FILM REVIEW: ROGUE ONE: A STAR WARS STORY

By Michael Phillips 2017-01-23

Chicago Tribune

3 stars

"Rogue One: A Star Wars Story," the tale of a controversial Death Star and those who loathe it, operates as a prequel to the 1977 movie that became a flexible, malleable religion (with ray guns!) to millions. The new movie is a little bit "Guardians of the Galaxy," a little bit "Dirty Dozen" in its mass wartime slaughter, and a pretty good time once it gets going.

The opening title crawl to the '77 original made reference, as you may recall, to "Rebel spies" who manage to "steal secret plans to the Empire's ultimate weapon, the DEATH STAR." Some death stars deserve all caps, for sure!

Industrial Light and Magic chief creative officer John Knoll thought there would be a nice little stand-alone movie in imagining who these rebels were, and how they wangled the Death Star plans from the Empire forces. Lo: "Rogue One," which takes its name from the U-shaped spaceship whisking our Alliance fighters to the tropical planet Scarif for the big showdown. The group is led by Felicity Jones as Jyn Erso and Diego Luna as Cassian Andor. Scarif resembles the Atlantis Paradise Bahamas resort as redesigned by Albert Speer.

Deliberately, director Gareth Edwards' effort is rough around the edges, hectic in its cross-cutting but increasingly effective as kinetic cinema. The battle scenes are shot in what production designer Neil Lamont calls "docu-war film" style, heavy on the hand-held technique, with cinematographer Greig Fraser making use of some old-timey '77-era lenses. In the climax, when our heroes are joined by their fellow rebel forces, the familiar orange jumpsuits and super-bright cockpit lighting takes you all the way back to director George Lucas' ode to "Flash Gordon."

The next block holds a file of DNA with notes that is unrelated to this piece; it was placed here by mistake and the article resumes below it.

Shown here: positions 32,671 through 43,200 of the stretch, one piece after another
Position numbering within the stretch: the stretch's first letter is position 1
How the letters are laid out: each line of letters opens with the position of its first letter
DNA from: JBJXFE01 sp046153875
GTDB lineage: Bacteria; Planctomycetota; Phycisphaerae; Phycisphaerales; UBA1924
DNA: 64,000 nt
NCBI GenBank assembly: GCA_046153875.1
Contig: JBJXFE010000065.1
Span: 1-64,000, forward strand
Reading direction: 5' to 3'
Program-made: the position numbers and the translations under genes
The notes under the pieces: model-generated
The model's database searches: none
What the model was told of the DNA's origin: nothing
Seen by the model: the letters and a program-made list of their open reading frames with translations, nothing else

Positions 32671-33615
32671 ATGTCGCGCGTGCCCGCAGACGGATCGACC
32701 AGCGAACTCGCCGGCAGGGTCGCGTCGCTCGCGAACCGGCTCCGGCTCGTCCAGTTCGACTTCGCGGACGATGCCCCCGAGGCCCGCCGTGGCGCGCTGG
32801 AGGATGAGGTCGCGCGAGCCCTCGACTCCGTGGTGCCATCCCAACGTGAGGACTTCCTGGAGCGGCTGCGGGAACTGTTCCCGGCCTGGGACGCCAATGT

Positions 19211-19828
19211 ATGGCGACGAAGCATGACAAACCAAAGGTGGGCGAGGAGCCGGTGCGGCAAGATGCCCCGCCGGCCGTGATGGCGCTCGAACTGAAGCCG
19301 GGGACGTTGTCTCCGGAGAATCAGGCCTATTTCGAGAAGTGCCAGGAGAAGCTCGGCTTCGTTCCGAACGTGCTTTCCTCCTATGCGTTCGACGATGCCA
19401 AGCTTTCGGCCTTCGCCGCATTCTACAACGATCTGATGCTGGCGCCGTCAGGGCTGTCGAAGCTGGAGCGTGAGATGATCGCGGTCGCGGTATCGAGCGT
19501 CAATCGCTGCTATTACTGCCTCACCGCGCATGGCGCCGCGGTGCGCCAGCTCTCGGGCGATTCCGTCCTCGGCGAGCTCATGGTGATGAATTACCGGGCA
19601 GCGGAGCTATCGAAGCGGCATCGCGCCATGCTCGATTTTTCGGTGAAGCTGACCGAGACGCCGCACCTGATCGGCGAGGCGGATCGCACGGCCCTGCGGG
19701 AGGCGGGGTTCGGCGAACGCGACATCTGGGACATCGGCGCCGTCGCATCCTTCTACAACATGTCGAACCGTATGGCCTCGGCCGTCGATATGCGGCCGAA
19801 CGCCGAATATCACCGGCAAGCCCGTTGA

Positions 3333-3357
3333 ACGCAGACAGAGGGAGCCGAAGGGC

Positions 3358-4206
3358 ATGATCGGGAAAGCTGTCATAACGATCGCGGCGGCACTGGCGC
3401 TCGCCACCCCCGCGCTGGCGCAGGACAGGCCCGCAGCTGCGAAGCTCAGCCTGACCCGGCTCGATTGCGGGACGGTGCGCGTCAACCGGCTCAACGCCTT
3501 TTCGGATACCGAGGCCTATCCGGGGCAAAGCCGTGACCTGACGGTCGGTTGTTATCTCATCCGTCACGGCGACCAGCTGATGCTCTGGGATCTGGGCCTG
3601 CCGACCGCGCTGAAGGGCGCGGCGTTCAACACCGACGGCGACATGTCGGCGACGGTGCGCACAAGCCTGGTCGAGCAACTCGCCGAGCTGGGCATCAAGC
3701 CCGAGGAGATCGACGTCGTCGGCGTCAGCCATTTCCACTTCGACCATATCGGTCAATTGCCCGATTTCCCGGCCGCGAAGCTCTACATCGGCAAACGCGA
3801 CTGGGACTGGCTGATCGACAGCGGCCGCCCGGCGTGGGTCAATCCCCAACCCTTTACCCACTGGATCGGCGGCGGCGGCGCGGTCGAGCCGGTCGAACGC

Much of the film's middle section, in which Jyn and her father (Mads Mikkelsen) reunite after many years, takes place in dark, glum, rainy settings that out-"Blade Runner" "Blade Runner" in terms of precipitation. Screenwriters Chris Weitz and Tony Gilroy foreground the father/daughter saga, when they're not focusing on the coming-together of the lone wolves comprising Rogue One's rebel fighters. Donnie Yen plays the blind and dazzlingly lethal Chirrut Imwe, with whom the Force is strong; Jiang Wen is Baze Malbus, ex-assassin; Riz Ahmed is the pilot Bodhi Rook, and in the droid department, "Rogue One" introduces a fine addition to the "Star Wars" universe, K-2SO (Alan Tudyk), who gets some genuinely funny material. He's programmed to express his feelings at all times, no matter how blunt.

The movie's pretty violent. Certain shots, such as a child screaming for her mother in the middle of a rebel attack on the Empire troops in a crowded marketplace, evoke memories of various nonfiction wars in Vietnam and Iraq, by design. Several people exiting Monday from the Chicago press screening expressed the same three-word sentiment -- "not for kids" -- though of course millions of preteens will prove that sentiment hapless.

Director Edwards made the unusually grave and compelling reboot of "Godzilla," and while "Rogue One" is less distinctive fantasy, veering in and out of story focus, it is its own thing and very much a thing designed to fit into all the other things that came before it. Last year, there was a little push-back from certain racially preoccupied and frankly embarrassing "Star Wars" devotees regarding the casting of a young actor of color (John Boyega) in one of the male leads. The multicultural ensemble of "Rogue One" may well spell heart attacks and an early demise for those who really, really want the "Star Wars" universe to stay the Way It Used To Be. Whatever; these people are dopes. I do wish Felicity Jones' character popped the way Daisy Ridley's did in last year's franchise offering. "The Force Awakens," directed by J.J. Abrams, was smooth, consistent, even-toned, nostalgic. "Rogue One" zigzags, and it's more willfully jarring. Yet it takes time for callbacks and shout-outs to characters we've seen before, and we'll see again. And again. And again.

MPAA rating: PG-13 (for extended sequences of sci-fi violence and action).

Running time: 2:13

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